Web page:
The Neuroscience of Addictions
Updated: Apr 19
Neuroscientist and former addict Marc Lewis shares the interesting things that happens in the brains of addicts and recovered addicts. How does the brain change in response to addictions? Which parts of the brain are affected? Can the brain ever be the same as it was prior to the addiction? Read more to learn the answers to these questions and more.
Changes in the Brain
During a longer period of addiction the brain goes through changes. Psychical changes occurs in parts of the brain critical for judgement, learning, memory, decision-making and behavior control.
Three different parts of the brain are connected to addictions:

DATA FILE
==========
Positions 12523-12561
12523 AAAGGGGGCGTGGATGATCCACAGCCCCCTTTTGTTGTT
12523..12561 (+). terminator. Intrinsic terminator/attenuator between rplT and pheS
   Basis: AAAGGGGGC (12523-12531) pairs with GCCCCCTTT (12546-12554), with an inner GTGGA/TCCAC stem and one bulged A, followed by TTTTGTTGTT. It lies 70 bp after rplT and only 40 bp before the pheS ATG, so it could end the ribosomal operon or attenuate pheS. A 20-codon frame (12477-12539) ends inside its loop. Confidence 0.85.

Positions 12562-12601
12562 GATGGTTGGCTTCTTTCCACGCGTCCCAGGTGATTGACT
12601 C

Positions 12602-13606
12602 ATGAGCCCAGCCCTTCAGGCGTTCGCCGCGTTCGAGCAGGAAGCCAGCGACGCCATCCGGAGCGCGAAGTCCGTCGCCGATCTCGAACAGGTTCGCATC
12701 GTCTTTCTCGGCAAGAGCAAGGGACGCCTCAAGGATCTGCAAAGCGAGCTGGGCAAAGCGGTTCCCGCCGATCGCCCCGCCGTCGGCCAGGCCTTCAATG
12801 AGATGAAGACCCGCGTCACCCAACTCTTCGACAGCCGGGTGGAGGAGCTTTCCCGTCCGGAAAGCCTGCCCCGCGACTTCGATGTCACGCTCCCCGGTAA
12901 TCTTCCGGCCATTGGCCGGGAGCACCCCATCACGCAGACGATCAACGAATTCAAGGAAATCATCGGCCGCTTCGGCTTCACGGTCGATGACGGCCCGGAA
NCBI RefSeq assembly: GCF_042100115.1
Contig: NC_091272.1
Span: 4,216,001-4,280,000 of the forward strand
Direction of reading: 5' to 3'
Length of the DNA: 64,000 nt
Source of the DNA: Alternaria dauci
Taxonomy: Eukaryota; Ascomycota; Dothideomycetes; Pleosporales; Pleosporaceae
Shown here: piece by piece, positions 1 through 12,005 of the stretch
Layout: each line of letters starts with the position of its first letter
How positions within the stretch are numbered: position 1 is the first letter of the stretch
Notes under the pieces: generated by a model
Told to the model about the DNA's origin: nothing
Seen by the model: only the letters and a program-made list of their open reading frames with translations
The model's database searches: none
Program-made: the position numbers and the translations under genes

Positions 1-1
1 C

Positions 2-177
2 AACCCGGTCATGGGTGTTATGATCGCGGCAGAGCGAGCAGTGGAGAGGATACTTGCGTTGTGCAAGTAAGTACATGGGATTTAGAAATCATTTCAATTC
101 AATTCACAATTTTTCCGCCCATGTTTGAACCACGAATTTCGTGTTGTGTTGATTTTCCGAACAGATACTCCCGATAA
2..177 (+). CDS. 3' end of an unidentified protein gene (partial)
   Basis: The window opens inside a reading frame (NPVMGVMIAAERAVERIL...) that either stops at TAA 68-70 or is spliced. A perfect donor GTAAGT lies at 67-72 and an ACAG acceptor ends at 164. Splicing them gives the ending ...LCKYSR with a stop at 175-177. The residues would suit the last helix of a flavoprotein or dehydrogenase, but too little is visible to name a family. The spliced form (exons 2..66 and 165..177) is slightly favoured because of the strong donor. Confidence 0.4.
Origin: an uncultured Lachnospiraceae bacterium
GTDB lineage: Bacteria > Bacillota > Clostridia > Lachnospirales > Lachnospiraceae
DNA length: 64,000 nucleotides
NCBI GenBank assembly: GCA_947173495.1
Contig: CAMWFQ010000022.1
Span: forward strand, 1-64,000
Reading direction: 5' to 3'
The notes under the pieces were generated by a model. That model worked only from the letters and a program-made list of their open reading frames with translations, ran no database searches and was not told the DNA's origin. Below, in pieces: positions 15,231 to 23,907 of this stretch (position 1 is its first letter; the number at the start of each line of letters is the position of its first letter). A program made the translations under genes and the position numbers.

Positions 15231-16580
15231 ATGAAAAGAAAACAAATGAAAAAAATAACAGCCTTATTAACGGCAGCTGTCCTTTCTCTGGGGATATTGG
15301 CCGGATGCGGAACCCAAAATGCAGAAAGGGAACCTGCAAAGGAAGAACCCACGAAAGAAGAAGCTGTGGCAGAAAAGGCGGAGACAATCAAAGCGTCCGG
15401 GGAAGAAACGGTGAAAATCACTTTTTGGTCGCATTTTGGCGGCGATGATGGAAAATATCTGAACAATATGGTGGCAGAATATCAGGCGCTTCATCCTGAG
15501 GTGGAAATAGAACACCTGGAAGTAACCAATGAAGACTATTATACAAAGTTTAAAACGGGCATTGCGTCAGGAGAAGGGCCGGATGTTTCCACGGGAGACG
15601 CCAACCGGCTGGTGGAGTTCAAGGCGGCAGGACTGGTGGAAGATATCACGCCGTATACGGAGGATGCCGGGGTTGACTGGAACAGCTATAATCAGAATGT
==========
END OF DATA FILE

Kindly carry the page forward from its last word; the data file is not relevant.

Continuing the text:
Prefrontal cortex. This part is like the bridge of the ship. It's responsible for judgement and decision-making. Our behavior is derived from this part.
Striatum. This is the engine of the ship. Striatum creates motivation that makes us want to achieve goals.
Midbrain. The fuel to the engine. The midbrain regulates dopamine that gives the striatum energy to create goals.
So how are all these parts connected? In addictions, dopamine is sent from the midbrain to the striatum. The striatum becomes activated and we get focused on the goal, which could be drugs, alcohol etc. The prefrontal cortex is responsible to regulate the impulses and signals received from the striatum. Naturally there's a balance between the prefrontal cortex and the striatum. However, after a long period of addiction, the connections between these areas grows weaker. Brain imaging studies shows that the gray matter volume reduces in these regions. This does not mean that brain cells are lost, but the synapses that connects these parts grows smaller in numbers. The connections are not entirely gone. But when the addiction